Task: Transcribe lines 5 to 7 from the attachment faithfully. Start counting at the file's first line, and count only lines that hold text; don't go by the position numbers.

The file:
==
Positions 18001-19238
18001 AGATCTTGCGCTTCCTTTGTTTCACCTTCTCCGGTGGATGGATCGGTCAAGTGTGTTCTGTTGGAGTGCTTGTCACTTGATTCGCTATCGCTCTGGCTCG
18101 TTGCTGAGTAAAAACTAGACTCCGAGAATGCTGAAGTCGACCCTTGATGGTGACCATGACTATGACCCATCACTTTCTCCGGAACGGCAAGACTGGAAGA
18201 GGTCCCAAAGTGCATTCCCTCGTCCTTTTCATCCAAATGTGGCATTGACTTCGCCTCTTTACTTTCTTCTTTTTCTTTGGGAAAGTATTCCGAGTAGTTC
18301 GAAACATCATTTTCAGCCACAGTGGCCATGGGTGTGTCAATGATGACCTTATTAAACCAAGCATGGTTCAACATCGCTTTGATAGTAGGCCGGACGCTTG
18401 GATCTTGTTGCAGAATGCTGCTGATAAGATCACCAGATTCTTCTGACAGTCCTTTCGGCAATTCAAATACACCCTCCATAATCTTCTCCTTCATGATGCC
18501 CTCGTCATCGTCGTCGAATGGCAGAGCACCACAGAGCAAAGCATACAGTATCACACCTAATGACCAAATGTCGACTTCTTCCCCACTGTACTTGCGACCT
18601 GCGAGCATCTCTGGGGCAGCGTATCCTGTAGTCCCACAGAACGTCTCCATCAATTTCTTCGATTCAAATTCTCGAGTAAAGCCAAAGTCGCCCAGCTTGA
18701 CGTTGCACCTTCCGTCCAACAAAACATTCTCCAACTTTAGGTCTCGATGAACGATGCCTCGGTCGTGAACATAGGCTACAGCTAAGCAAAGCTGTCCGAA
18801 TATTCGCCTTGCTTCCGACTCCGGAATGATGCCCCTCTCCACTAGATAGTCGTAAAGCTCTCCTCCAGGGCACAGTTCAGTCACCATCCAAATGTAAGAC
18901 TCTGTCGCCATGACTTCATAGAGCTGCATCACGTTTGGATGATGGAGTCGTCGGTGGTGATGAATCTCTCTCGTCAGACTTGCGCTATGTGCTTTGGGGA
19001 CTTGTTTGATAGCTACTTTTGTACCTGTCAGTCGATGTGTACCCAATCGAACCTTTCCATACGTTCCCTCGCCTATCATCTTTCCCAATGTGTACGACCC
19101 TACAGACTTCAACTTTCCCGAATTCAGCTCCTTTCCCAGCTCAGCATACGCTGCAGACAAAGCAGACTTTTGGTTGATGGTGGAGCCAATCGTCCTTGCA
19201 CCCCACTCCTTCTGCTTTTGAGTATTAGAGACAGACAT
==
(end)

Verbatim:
18301 GAAACATCATTTTCAGCCACAGTGGCCATGGGTGTGTCAATGATGACCTTATTAAACCAAGCATGGTTCAACATCGCTTTGATAGTAGGCCGGACGCTTG
18401 GATCTTGTTGCAGAATGCTGCTGATAAGATCACCAGATTCTTCTGACAGTCCTTTCGGCAATTCAAATACACCCTCCATAATCTTCTCCTTCATGATGCC
18501 CTCGTCATCGTCGTCGAATGGCAGAGCACCACAGAGCAAAGCATACAGTATCACACCTAATGACCAAATGTCGACTTCTTCCCCACTGTACTTGCGACCT